Further keep in mind that race-related discrepancies are ubiquitous; unequal punishment is just the beginning. According to one recent study, differences also exist for promotion to the next grade and one might guess a similar pattern for the experiences of one's teacher, available social services, access to technology and tutoring, college counseling and just about every other feature of education. In principle, every nickel of today's education budged could be allocated to eliminating these budget "discrepancies."

If the brains of leading educators had not been hacked, this venture into school discipline would proceed quite differently. The aim now would not be to eliminate "discrepancies" but to ensure that American schools performed well and a key step in this direction would be ridding schools of those students who disrupt learning. Unequal punishment is only a "civil rights" issue for those who mindlessly conflate perfect equality with educational progress. More plausible is that an inability of black and Hispanic students to receive a decent education due to rampant school violence is the real "civil rights" issue.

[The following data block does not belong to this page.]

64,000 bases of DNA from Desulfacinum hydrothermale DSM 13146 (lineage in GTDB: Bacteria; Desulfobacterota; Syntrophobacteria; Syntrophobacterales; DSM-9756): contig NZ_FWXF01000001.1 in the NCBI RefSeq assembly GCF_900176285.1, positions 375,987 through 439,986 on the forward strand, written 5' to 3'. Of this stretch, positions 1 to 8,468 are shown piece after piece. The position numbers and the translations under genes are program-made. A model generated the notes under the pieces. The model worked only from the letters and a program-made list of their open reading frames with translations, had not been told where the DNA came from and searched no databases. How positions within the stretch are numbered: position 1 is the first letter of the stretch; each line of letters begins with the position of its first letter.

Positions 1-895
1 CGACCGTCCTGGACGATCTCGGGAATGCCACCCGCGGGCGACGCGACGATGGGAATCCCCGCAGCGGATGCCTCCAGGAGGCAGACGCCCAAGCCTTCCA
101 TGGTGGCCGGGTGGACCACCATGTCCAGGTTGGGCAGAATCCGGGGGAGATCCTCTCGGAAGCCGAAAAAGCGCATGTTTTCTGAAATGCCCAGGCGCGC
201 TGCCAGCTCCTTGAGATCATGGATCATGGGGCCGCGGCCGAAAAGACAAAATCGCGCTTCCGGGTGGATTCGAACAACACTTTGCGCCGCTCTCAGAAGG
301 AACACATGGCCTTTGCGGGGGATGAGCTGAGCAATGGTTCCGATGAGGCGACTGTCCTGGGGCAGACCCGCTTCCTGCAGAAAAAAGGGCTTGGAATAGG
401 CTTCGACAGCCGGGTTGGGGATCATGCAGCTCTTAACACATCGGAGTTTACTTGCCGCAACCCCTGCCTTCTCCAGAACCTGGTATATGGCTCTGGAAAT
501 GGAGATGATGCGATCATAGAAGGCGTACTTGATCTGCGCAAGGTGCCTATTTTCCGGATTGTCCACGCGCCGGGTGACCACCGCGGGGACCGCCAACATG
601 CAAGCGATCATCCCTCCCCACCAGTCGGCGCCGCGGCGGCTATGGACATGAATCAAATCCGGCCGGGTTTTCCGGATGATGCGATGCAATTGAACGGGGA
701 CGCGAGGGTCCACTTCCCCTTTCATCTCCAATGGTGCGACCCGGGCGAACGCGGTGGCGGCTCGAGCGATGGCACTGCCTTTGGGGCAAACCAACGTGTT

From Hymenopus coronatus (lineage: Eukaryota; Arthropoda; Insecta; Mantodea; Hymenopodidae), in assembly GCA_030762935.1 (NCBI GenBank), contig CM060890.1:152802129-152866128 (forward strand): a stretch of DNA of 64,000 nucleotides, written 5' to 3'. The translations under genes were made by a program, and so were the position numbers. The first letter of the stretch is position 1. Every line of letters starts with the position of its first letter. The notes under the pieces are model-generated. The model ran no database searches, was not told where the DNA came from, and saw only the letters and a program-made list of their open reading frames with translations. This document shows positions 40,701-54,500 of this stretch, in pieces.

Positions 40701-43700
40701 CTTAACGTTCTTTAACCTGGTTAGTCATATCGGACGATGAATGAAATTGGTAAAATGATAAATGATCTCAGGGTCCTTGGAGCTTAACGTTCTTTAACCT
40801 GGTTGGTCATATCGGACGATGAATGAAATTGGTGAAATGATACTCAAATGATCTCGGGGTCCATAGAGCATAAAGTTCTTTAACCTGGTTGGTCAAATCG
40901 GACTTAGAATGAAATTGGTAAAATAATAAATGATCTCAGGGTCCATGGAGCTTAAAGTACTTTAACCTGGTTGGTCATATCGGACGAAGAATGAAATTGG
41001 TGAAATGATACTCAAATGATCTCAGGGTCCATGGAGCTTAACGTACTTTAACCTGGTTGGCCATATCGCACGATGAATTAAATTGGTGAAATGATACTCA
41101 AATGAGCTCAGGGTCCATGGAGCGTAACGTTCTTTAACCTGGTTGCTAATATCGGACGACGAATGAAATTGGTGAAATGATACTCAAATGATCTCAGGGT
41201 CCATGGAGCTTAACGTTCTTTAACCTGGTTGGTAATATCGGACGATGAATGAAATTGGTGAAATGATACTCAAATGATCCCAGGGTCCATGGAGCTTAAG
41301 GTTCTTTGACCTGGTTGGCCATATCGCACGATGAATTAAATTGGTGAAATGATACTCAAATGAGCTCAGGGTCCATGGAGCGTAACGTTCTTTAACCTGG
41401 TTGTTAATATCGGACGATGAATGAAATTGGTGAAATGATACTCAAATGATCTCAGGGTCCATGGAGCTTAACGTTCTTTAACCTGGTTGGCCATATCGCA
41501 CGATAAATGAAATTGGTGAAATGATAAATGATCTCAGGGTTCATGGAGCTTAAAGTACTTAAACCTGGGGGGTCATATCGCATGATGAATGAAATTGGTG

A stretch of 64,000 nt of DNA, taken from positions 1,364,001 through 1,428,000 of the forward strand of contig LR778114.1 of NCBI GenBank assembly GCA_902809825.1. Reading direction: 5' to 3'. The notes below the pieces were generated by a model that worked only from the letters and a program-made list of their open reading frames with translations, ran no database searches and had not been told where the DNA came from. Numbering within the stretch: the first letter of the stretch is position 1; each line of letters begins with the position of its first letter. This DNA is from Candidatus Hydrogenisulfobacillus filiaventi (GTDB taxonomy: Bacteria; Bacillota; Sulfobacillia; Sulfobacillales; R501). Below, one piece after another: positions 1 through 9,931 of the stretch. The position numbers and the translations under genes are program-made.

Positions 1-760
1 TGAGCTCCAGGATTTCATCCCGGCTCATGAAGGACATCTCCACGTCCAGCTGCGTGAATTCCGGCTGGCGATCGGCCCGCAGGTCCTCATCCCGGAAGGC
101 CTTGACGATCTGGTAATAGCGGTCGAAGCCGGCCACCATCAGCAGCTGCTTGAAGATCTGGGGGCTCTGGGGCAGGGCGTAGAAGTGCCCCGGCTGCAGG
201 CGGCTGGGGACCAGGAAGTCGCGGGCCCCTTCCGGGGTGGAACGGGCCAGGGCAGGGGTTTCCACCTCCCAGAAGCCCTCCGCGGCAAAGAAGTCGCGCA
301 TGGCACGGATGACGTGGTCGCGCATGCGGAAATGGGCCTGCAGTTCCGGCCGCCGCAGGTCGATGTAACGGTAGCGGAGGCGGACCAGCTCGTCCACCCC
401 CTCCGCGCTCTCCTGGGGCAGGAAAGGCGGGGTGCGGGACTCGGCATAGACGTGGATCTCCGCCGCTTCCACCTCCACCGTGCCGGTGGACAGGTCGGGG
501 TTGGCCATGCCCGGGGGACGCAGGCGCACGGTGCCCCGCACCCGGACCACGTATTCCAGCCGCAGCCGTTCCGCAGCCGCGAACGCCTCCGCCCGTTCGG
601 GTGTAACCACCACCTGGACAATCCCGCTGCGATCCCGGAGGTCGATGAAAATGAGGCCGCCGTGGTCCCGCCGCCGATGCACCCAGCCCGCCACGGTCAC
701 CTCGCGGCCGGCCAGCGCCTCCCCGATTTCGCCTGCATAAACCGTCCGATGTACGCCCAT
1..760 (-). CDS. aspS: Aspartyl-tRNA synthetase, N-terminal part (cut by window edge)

Yes, a single suspended or incarcerated student will not benefit from school, but his or her removal may help the education of dozens of students previously deprived of teacher attention or those just too terrified to even show up. Safe learning environments should be a more pressing "civil right" than "discrepancies that may or may not be a result of discrimination."  

"Improving" American education by dispensing punishment by racial quota is a scheme so nefarious though simultaneously so alluring (at least to some) that it is beyond the reach of our "challenged" home-grown experts. I can only imagine the technical ingenuity necessary to penetrate and capture Arne Duncan's brain. Arne, for the sake of America's future, change your password!